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20 Apr


TV shows at the barber shop & why the internet isn’t the end of political discussion

April 20, 2010 | By |

Postcard of the sea serpent

In a New York Times article about how the internet shapes political discourse, this lovely quote crossed my path (it paraphrases Professor Cass R. Sunstein’s ideas):

In the mid-20th century, Americans got most of their news through a few big networks and mass-market magazines. People were forced to encounter political viewpoints different from their own. Moreover, the mass media gave Americans shared experiences. If you met strangers in a barbershop, you could be pretty sure you would have something in common to talk about from watching the same TV shows.

The underlying question is, of course, one that’s been debated in media sciences for a long time: Are a few mass media essential for political discourse by both filtering the most relevant information and providing focal points for discussions – and if so, will an unfiltered internet lead to a fragmentation of the debate? Or are the mass media the bottle neck that really prevents open discussion and the internet with its lack of hierarchies takes democratic debate to the next level?

Going back to the quote, I’d agree to the first bit: In mass media, at least in the more balanced ones, people are forced to encounter political viewpoints different from their own. (Quite what they make of that information is another question. Look it up.)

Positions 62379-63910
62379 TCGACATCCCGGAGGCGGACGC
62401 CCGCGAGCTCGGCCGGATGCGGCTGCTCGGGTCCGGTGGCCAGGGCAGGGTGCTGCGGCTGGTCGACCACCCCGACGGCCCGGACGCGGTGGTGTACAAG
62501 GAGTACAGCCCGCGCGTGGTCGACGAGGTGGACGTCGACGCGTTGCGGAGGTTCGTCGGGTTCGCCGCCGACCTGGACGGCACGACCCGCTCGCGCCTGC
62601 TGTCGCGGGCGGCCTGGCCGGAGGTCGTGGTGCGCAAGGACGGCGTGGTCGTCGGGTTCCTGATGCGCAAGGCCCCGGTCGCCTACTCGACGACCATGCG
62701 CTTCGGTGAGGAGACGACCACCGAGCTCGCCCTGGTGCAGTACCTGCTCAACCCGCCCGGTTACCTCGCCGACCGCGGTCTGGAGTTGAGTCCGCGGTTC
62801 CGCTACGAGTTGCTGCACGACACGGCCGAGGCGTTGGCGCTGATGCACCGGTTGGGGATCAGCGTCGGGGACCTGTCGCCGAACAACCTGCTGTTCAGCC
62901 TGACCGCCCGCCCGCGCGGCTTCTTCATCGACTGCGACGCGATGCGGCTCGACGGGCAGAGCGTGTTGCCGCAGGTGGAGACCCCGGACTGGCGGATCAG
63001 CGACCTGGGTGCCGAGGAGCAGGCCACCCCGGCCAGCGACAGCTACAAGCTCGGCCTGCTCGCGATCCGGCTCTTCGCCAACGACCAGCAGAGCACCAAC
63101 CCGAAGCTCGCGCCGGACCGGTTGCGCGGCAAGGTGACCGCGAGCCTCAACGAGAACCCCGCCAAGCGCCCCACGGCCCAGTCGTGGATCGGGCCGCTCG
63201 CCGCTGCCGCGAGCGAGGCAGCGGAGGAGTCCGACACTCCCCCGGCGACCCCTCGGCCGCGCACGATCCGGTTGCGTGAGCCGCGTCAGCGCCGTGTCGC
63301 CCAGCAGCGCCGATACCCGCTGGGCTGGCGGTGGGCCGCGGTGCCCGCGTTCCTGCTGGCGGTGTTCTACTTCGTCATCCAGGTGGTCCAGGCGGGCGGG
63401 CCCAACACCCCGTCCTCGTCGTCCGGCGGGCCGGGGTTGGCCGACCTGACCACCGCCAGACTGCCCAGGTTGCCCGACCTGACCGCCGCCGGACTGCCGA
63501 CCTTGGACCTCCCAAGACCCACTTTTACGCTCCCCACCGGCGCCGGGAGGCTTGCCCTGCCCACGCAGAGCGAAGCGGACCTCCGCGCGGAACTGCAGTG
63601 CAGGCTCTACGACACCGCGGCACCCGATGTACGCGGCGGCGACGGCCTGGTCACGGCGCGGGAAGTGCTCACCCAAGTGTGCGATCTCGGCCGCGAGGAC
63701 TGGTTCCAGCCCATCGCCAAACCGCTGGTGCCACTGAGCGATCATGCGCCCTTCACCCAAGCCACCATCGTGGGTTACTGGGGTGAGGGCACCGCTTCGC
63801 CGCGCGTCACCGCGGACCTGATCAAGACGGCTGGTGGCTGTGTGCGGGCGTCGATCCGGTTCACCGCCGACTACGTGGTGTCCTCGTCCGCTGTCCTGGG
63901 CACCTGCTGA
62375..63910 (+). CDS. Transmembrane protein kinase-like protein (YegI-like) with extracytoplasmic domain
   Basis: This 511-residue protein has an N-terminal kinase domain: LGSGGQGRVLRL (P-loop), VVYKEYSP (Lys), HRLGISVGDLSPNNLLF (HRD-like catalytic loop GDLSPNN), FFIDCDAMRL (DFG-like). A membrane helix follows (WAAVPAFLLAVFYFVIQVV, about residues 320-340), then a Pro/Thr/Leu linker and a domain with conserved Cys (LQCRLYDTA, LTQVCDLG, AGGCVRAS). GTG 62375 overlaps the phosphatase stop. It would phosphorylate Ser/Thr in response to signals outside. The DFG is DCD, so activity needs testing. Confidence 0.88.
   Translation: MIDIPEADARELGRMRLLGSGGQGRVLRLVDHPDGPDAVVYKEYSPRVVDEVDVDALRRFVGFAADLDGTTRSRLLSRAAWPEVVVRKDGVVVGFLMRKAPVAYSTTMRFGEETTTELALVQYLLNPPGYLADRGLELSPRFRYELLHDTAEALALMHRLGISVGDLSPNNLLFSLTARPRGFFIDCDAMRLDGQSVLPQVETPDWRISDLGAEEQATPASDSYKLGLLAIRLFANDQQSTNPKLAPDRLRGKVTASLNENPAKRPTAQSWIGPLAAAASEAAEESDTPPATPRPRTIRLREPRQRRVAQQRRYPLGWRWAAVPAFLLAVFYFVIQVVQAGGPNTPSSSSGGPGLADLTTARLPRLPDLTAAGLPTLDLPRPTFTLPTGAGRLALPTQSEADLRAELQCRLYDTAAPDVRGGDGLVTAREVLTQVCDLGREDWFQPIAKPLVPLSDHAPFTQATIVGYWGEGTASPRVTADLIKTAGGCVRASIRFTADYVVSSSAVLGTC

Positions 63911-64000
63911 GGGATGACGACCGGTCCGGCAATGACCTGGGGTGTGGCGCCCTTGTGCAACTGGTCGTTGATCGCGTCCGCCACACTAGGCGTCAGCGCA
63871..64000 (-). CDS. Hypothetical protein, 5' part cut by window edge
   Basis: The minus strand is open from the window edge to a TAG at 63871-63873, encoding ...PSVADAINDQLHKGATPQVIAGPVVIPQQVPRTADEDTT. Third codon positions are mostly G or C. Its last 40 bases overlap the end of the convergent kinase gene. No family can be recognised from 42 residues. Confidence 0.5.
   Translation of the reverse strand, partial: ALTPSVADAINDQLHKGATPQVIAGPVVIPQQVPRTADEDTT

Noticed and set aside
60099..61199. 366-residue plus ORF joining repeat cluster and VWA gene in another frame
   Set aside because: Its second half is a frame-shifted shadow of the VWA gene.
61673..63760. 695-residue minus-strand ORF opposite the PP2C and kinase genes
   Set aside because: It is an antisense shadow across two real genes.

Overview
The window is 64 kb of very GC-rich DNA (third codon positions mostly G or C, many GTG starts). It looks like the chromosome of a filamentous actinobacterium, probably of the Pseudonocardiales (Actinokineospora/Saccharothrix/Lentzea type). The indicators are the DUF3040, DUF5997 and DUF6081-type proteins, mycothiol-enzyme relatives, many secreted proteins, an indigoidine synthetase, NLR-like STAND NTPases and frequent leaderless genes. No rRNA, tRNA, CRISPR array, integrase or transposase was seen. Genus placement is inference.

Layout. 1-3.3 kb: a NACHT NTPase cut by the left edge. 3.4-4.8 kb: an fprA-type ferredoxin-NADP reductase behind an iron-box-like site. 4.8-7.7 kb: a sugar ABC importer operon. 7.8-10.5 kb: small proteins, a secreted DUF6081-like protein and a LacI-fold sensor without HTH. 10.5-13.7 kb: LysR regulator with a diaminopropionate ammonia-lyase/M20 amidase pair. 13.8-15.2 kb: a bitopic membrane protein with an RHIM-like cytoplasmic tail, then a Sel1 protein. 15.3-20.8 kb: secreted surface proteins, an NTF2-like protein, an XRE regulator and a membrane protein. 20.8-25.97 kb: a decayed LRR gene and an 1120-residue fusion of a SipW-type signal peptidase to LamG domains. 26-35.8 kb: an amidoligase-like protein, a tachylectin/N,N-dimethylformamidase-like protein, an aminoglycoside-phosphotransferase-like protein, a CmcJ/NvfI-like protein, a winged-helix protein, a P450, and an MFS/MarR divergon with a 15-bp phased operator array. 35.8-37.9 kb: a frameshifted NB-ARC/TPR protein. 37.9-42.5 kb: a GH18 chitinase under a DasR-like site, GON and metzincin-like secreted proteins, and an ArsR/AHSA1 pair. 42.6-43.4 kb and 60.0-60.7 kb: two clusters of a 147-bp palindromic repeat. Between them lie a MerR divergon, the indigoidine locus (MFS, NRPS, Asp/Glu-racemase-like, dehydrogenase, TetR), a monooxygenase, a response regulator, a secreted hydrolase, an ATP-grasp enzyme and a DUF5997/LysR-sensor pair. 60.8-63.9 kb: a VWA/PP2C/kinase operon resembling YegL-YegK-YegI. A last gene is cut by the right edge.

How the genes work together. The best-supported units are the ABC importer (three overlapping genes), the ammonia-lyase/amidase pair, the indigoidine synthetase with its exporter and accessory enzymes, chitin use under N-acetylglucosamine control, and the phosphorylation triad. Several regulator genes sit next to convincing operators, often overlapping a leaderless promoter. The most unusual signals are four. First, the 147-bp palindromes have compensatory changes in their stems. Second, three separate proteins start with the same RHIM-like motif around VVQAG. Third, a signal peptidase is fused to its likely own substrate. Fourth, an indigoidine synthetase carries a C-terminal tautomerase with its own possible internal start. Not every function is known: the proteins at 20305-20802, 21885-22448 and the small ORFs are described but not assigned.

The second part, though, strikes me not only as wrong, but also as sad. If you met strangers in a barbershop (A barbershop? Really?), and you’d only have some TV shows to talk about, what a sad world. How about exchanging ideas about the stuff that’s been fascinating to you, and ask for the other person’s inspirations instead? How about discussing politics, or arts, or video podcasts or even TV shows, but not by comparing notes on the same stuff, but by sharing the interesting bits you found consuming them? Why not ask about a good place to have lunch?

Seriously, if the only conversation you can strike up is about a TV show, then maybe it’s better to just let the barber do their job and be done with it.

Luckily, a recent study on ideological segregation on the internet mentioned in the same article has shown that all of this isn’t true at all. Instead of clustering around sites with their own political agenda and viewpoint, most internet users travel far and wide and expose themselves to plenty of different political viewpoints. The world is saved.